Automated Linux Backups with Duplicity, Boto, and AWS S3

We are going to setup incremental, automated backups of our server today.

Overview

We are going to do this using Duplicity and Boto which will allow us to upload encrypted, incremental backups to S3.

Duplicity creates incremental backups which are encrypted using GnuPG and supports sending them to a remote server. It also supports a variety of network backends which make it quite flexible. One of these is Boto, which is a Python client library for Amazon Web Services including S3 which is where we will be storing our backups.

Install required software

On CentOS, you can install the required packages for duplicity, GnuPG, and Boto like this with yum.

yum install duplicity
yum install gnupg2
yum install python-boto

You can also download and install Duplicity from source from the duplicity website.

Setup your encryption key

If you do not have a GPG key already which you plan to use, you need to create a GnuPG key for encrypting your backups using the gpg command. You must set a passhrase on the key, and you will need this passphrase in order to use the key later. The default options for the command should be fine.
Be certain to never lose your key or passphrase or your backups will be very little use to you!

gpg --gen-key

Automate backup of selected directories

We need to setup a rotation for when we perform a full backup and when we perform incremental backups. By default duplicity will perform incremental backups if there is already one at the destination, but we want to perform a full backup at regular intervals.
For this reason we specify the option --full-if-older-than 2W which will cause duplicity to do a full backup once every two weeks.

You will need your AWS access key and secret key. You can find how to get your AWS credentials from my article on using S3 for MySQL backups.

Be sure and set the file permissions on this script so that only you (i.e. root) has read access so others cannot get your access credentials from them.

#!/bin/sh
# Set pass phrase for GnuPG key that you created earlier.
export PASSPHRASE="put your passphrase here"
# These are your AWS credentials
export AWS_ACCESS_KEY_ID=YourAWSAccessKey
export AWS_SECRET_ACCESS_KEY=YourAWSSecretKey

# Make sure duplicity is not already running and if so exit.
if [ `ps aux | grep -v "grep" | grep --count "duplicity"` -gt 0 ]; then
    echo "duplicity is already running!"
    exit 1
fi

BUCKET=mybucketname # Put your bucket name here
KEYPRINT=ABC78DC7 # Put your gpg key here, you can find it with gpg --list-sigs

SRC=$1
if [ -z "$SRC" ]; then
    echo "You must specify the source directory"; exit 1
fi
DSTDIR=$2
if [ -z "$DSTDIR" ]; then
    echo "You must specify the destination directory"; exit 1
fi
DST="s3+http://$BUCKET/$DSTDIR"

OPT="--encrypt-key=$KEYPRINT --full-if-older-than  2W --s3-use-new-style  --log-file=/var/log/duplicity"

EXTRA=$3
if [ -n "$EXTRA" ]; then
    OPT="$OPT $EXTRA"
fi

duplicity $OPT $SRC $DST

# clear the sensitive data out of the environment
export PASSPHRASE=
export AWS_ACCESS_KEY_ID=
export AWS_SECRET_ACCESS_KEY=

In order to make sure this runs daily, we add a crontab entry.

Start crontab editor:

sudo crontab -e 

Add a line similar to this to your crontab.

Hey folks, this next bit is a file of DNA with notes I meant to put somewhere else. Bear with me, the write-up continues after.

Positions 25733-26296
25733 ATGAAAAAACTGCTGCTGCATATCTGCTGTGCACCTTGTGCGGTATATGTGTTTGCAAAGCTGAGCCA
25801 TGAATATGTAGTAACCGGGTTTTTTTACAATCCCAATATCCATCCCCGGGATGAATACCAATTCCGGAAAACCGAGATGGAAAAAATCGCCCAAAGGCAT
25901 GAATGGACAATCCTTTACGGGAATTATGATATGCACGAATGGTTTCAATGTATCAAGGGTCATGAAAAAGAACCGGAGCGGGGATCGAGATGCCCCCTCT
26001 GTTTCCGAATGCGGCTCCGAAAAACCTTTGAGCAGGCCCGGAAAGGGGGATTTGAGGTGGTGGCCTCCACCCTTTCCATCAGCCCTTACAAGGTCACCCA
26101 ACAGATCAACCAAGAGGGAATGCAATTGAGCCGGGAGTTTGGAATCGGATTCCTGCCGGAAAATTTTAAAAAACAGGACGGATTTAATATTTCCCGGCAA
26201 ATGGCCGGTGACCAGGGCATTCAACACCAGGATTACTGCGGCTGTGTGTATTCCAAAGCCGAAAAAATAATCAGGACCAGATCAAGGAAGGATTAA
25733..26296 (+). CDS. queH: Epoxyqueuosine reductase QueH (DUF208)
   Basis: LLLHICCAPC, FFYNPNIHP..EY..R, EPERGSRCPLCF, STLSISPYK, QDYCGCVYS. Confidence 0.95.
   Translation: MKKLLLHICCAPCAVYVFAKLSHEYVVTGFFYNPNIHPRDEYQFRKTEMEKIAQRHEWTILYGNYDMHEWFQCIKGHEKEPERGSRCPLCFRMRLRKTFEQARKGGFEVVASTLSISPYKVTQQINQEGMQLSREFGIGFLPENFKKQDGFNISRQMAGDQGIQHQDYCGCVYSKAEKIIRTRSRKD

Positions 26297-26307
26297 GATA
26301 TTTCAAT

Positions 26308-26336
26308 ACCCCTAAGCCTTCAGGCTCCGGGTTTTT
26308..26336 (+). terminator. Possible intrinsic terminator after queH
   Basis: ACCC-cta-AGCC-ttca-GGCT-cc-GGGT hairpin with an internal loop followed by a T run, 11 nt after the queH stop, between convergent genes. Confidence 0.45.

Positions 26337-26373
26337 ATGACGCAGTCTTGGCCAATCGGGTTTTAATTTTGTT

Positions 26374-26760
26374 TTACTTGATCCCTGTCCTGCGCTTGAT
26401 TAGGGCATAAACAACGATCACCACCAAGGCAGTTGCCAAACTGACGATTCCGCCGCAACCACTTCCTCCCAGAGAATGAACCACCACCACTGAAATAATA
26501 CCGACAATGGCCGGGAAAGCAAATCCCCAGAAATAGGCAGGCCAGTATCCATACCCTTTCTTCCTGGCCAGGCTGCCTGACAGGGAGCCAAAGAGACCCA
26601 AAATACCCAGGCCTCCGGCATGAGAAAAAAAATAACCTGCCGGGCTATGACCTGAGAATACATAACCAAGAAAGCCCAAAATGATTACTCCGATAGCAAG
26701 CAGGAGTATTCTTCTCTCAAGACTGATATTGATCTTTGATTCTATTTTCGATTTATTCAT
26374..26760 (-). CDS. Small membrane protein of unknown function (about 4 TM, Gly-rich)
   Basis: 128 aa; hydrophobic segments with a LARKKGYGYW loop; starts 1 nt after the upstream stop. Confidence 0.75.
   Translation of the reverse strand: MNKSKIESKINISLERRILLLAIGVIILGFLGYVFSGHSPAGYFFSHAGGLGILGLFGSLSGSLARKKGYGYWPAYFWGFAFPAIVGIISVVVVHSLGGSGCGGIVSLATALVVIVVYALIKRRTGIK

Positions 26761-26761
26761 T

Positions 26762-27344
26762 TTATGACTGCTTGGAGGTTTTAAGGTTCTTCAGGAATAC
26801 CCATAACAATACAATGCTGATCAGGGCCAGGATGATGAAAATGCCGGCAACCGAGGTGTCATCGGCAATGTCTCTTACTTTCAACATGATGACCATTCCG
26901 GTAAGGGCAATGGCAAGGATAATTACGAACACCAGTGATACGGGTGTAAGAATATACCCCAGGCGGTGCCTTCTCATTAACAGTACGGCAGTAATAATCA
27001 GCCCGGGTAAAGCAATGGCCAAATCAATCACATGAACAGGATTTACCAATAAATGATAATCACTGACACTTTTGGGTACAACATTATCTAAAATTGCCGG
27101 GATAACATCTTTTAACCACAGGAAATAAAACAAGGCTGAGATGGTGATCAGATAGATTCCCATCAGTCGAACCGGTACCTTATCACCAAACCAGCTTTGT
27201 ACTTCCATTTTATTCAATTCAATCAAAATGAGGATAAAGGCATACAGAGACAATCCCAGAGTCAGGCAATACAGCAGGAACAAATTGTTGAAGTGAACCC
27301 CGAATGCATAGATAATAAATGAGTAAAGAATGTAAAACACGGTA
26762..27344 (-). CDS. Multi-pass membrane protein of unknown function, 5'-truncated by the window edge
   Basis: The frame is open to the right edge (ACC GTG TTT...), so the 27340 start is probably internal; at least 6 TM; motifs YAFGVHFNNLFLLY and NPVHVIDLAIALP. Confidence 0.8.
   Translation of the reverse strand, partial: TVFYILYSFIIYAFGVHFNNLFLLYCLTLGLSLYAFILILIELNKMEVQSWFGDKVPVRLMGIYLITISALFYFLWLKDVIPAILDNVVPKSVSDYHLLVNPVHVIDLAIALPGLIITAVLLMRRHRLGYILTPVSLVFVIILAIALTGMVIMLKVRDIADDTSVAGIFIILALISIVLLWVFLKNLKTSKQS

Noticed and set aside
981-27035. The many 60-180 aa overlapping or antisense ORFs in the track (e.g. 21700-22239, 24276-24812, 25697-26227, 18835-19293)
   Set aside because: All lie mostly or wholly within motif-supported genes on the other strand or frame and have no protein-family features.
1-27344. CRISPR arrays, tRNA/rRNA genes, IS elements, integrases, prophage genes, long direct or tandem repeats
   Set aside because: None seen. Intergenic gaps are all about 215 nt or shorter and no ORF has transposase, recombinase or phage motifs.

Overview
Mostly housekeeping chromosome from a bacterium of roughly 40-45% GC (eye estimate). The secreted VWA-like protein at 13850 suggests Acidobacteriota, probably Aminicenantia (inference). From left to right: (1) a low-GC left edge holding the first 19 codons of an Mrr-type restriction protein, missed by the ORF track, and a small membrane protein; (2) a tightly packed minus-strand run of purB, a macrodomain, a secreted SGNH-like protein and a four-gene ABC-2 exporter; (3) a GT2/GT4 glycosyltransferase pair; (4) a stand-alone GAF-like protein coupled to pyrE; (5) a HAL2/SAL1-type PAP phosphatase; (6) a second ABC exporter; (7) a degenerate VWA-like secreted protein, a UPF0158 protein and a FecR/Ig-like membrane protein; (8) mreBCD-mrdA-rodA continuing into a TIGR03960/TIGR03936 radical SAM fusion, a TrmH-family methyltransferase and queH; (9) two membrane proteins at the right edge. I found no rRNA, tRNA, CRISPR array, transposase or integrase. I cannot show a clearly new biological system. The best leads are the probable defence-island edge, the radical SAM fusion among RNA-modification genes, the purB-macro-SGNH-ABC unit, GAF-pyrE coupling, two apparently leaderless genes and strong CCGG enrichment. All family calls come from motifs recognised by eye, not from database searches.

1 * * * * /opt/bin/backupToS3.py /localfolder folderInS3Bucket  > /dev/null 2>&1

This tells it to run every day at 1 AM.

Another possibility you may want to look into with duplicity is the option to run it with the remove-older-than option to remove backups older than a certain period of time.

Restore from backup

Of course a backup is not much use if you can restore the files and data it contains. Here are some examples of different ways you can restore part or all of the data from your backkups.

You can restore a single file. This command restores the relative path “path/to/myfile.txt” from the specified backup into /usr/local/restored_files

duplicity --file-to-restore path/to/myfile.txt s3+http://mybucket/backups /usr/local/restored_files

You can also restore an entire directory.

duplicity --file-to-restore path/to/mydir s3+http://mybucket/backups /usr/local/restored_files

And you can restore to a specific point in time, either relative or absolute.

Restore the directory from three days prior.

duplicity -t 3D --file-to-restore path/to/mydir s3+http://mybucket/backups /usr/local/restored_files

Restore the directory as it was on noon of August 30, 2012 UTC.

duplicity -t 2012-08-30T12:00:00 --file-to-restore path/to/mydir s3+http://mybucket/backups /usr/local/restored_files

And of course you can just restore everything from the most recent version.

duplicity s3+http://mybucket/backups /usr/local/restored_files

You can also use the verify action to find out what has changed since the backup.

duplicity verify s3+http://mybucket/backups /home

This script makes restoring the current version of a file or directory more convenient.

#!/bin/sh
export PASSPHRASE="put your passphrase here"
export AWS_ACCESS_KEY_ID=YourAWSAccessKey
export AWS_SECRET_ACCESS_KEY=YourAWSSecretKey

BUCKET=mybucketname # Put your bucket name here
KEYPRINT=ABC78DC7 # Put your gpg key here

SRCDIR=$1
if [ -z "$SRCDIR" ]; then
    echo "You must specify the source directory"; exit 1
fi
DST=$2
if [ -z "$DST" ]; then
    echo "You must specify the destination directory"; exit 1
fi

SRC="s3+http://$BUCKET/$SRCDIR"

duplicity restore --encrypt-key=$KEYPRINT --s3-use-new-style $SRC $DST

# clear the sensitive data out of the environment
export PASSPHRASE=
export AWS_ACCESS_KEY_ID=
export AWS_SECRET_ACCESS_KEY=

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